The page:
I got a phone call during the week from a local man who no doubt prompted by last weeks Eye on the Welsh Male Voice Choir Concert on Saturday spoke of Athy’s musical heritage and how it could be represented in our local Heritage Centre. His call prompted me to reflect on the subject of local bands, musicians and singers
I have in previous Eyes made reference to many pipe bands which were once to be found in and around the South Kildare area. One of those bands was St. Brigid’s Pipe Band which was formed some time before World War I. It had a band room in the premises of the Ancient Order of Hibernians in Duke Street. When the Garda barracks was later opened in that premises, the band moved to Killart, the area in which the majority of the band members lived. Other local pipe bands were the Churchtown Pipe Band and the Kilberry Pipe Band which I understand were formed following the break up of the local L.S.F. Band following World War II. Long before pipe bands were formed, Athy and district was home to several Fife and Drum bands. One such band was attached to the C.Y.M.S branch in Athy in the 1880’s while Kilberry had its own Fife and Drum Band based in the Coke around the same time.
It wasn’t just bands which gave Athy its strong musical tradition. Musical Societies have been a prominent part of the social life of the town as far back as the beginning of the last century. The 1940’s saw the emergence of Athy Musical Society and happily there exists a considerable photographic record of the shows put on by the Society members in the Town Hall. Emigration probably caused the Society to go out of existence but in the early 1960’s another Musical Society came into being and flourished for a few years. It too was to go the way of its predecessors but yet again a Musical and Dramatic Society was formed in 1984 and happily that society still carries on the tradition of community involvement in the arts.
Recently I came across an L.P. of the late Abbey actor, Harry Brogan, reciting the works of some Irish poets which had issued in America in the 1950’s. I was intrigued to find that Dominion Records which produced the L.P. had also produced an L.P. of Irish ballads by Athy singer Maisie Dooley. I am sure copies of that L.P. must be in several Irish homes and I would welcome the opportunity of acquiring a copy for Athy’s Heritage Centre. A similar request is made in relation to a record made in Dublin by the late Ernest O’Rourke Glynn in the late 1930’s. Another local man, local in so far as he was born in Athy in 1922, was John Breen who also recorded ballads for Dominion Records. John’s singing career took off when he participated in the BBC radio programme “In Town Tonight” and he subsequently featured on Radio Eireann’s programme, “Take the Floor”. He sang in New York’s Carnegie Hall and after living in America for a number of years returned to Kildare Town where he died in May of last year.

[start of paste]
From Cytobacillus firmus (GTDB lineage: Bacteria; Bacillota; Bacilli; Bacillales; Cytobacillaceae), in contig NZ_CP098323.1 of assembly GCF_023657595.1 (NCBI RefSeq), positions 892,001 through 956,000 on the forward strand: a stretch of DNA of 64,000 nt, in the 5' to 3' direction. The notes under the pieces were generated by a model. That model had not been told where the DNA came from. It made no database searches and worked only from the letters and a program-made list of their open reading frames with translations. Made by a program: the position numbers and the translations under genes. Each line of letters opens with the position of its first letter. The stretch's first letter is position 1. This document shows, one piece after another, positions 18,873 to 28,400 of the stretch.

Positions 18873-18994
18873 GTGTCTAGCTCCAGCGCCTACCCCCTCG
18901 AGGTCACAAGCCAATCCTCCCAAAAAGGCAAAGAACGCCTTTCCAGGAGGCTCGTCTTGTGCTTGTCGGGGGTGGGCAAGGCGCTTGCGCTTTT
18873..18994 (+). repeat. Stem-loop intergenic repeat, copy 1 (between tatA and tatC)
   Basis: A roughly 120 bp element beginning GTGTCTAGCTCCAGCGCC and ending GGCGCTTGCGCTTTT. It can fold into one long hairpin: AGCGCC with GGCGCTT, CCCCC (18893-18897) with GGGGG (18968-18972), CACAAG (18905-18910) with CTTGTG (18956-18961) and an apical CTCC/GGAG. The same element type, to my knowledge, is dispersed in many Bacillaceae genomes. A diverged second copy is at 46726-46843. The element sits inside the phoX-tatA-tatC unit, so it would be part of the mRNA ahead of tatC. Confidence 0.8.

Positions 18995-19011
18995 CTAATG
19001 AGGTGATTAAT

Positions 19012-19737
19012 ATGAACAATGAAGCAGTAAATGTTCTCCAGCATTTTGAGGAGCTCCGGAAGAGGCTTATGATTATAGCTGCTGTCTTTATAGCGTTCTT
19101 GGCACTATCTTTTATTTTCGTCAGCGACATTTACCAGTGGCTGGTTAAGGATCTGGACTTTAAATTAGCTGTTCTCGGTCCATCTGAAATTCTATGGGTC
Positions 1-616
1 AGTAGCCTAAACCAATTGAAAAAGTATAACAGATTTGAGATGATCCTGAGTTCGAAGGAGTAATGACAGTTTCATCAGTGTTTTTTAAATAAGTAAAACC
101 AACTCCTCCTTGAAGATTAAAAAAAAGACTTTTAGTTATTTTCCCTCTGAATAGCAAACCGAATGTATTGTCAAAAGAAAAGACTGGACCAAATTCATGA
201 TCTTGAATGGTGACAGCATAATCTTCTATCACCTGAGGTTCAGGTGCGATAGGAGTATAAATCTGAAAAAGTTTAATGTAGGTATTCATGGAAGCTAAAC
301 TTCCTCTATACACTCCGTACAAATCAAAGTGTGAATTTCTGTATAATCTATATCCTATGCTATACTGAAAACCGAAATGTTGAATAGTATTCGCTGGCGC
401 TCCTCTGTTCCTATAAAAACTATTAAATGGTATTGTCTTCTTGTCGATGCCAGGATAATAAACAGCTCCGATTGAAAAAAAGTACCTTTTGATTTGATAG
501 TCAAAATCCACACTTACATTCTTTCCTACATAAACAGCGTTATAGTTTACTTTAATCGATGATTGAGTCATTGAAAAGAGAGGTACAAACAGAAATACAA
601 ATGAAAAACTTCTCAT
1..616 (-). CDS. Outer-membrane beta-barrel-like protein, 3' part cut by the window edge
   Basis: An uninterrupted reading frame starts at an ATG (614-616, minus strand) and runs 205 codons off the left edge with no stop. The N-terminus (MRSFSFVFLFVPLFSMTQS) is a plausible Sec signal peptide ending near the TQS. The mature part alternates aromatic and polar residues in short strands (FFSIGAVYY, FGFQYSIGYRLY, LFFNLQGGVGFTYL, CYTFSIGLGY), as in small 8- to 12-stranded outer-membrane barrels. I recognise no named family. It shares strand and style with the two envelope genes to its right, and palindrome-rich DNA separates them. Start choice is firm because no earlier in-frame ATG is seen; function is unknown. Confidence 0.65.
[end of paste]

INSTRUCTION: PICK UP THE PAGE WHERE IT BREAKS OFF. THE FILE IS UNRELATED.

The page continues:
Nearer to our own time there is a wealth of recorded music and song featuring musicians and singers from the South Kildare area. Amongst Ireland’s leading artists is Jack Lukeman, a singer of unparalleled quality and musician par excellence Brian Hughes. Brian will be on stage during the Welsh Male Voice Choir on Saturday for what promises to be a unique Celtic occasion.
The great tradition of music and music making in South Kildare was captured in the music of the Ardellis Ceile Band formed in 1957 by Fontstown born, Brian Lawler. Perhaps the greatest exponent of Irish traditional music today is Uilleann piper Liam O’Flynn who for a number of years past has been living in the South Kildare area. We can be proud of having two first class musicians in the persons of Liam O’Flynn and Brian Hughes living in the area where the legendary piper Johnny Doran drew his last breath in 1950.
The musical heritage of this area is not just measured in terms of Irish traditional music but extends to Bluegrass Music whose exponents include excellent musicians such as Martin Cooney, Tony O’Brien, Clem O’Brien,Nicola O’Brien, Liam Wright, Paddy and Robert Chanders. In any review of our musical past, it would be remiss to overlook the contributions made by local bands and musicians such as Joe O’Neill and the Stardust Band and Paddens Murphy and the Sorrento Band. They operated during the 1940’s and 50’s and were followed by a number of Showbands, the longest lasting of which were “The Spotlights” led by Christy Dunne.
In recent years Athy's Shane Sullivan has established himself as a singer/songwriter while the upcoming Athy band 'Picture This' have virtually sold out an Irish and UK tour this year.
Athy’s musical tradition was developed not just by those named but also by countless others who could not be named in this short article. It’s a subject I will return to again but in the meantime don’t forget Saturday’s concert in St. Michael’s Church of Ireland when the visiting Welsh Male Voice Choir will be joined by Brian Hughes for a unique night of music reflecting the Welsh and Irish sides of the Celtic music tradition.